Last Tuesday, April 15, was the coldest "Tax Day" nationwide on record. Hard freezes extended as far south as northern Texas. Mid-April snows were seen throughout the Corn Belt states. Columbus, Ohio had nearly four inches of the white stuff on Tuesday, its heaviest snowfall ever for so late in the spring season. Traces of snow were reported in the Texas Panhandle, Arkansas and Tennessee. Even northern Louisiana had a few flakes. Detroit, Michigan set a seasonal snowfall record on Tuesday.
A hard freeze in the southern Great Plains on Tuesday produced temperatures between 21 and 24 degrees at Amarillo, Dalhart, Perry and Lubbock, Texas. Near Gage, Oklahoma, one rancher reported 18 degrees. Ponca City, Oklahoma dipped to a record low of 21 degrees for April 15.
In Kansas, the nation's leading wheat producing state, already plagued by winterkill this harsh winter of 2013-14 that refuses to end and parching drought, there were reports of morning lows near 15 degrees both Monday and Tuesday. It was a frigid 13 degrees at Valentine, Nebraska.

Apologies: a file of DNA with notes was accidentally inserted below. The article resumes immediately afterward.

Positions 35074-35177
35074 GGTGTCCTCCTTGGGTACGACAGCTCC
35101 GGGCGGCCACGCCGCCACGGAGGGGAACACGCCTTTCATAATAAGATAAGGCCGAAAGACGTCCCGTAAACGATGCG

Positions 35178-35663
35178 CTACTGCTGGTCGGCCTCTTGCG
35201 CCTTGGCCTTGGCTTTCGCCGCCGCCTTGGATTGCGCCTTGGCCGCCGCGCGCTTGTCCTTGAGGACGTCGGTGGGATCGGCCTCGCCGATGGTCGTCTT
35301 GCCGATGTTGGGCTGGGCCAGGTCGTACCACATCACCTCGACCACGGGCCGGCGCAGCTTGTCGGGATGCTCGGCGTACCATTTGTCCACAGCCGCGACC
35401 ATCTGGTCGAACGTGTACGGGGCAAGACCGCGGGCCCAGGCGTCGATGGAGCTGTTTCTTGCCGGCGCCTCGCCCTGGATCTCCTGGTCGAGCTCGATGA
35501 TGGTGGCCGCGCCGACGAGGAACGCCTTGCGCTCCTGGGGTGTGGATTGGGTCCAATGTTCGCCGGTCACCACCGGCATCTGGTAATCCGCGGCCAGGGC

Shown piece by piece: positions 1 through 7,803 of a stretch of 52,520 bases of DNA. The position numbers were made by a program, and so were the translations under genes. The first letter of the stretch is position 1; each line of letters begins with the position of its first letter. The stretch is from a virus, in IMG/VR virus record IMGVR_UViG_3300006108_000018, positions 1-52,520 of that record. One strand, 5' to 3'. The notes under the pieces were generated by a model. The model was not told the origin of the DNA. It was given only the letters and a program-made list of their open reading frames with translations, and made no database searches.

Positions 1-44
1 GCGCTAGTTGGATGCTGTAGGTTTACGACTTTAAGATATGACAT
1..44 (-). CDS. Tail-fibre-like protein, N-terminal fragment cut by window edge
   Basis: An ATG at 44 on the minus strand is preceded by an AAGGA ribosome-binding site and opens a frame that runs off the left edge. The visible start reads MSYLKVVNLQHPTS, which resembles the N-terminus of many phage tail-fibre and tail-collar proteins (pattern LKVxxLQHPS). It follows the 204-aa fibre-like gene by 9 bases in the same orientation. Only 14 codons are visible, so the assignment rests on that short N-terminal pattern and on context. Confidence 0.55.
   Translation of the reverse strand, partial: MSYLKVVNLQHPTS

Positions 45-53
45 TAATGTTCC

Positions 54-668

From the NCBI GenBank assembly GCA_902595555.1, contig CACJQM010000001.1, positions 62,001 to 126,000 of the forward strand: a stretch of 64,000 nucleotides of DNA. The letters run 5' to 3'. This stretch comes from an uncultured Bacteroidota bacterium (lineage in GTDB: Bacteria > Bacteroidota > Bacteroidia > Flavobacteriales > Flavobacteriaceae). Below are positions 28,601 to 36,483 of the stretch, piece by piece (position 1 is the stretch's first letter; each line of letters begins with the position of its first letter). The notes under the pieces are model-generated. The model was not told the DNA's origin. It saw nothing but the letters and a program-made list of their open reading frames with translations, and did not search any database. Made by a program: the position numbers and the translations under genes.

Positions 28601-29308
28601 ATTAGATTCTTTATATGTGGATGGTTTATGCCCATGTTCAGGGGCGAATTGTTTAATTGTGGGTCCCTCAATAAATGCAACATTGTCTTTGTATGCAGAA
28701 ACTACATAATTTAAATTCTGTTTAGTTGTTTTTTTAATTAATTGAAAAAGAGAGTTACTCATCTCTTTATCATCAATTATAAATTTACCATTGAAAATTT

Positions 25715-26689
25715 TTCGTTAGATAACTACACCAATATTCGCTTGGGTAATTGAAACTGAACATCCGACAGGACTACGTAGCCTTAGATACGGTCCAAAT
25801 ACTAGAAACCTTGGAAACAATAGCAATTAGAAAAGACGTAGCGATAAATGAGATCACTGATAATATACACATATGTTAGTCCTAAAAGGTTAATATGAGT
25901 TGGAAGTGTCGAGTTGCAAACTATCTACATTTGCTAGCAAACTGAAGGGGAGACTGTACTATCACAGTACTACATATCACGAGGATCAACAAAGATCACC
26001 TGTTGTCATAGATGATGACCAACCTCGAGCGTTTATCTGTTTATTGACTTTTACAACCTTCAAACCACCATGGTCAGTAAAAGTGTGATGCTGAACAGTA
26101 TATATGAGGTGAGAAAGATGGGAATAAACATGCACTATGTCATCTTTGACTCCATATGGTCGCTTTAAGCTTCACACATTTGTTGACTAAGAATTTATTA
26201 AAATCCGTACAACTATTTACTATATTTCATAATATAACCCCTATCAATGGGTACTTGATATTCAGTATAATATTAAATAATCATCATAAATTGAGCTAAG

Jointing wheat was damaged by the record cold early this past week in Kansas, Oklahoma and Texas,
especially in those areas where the mercury plunged into the teens and lower 20s for several hours. Any wheat heading out can be at risk even at readings near 30 degrees. Fortunately, there was very little wheat heading out despite recent 90 degree temperatures in the southern Great Plains.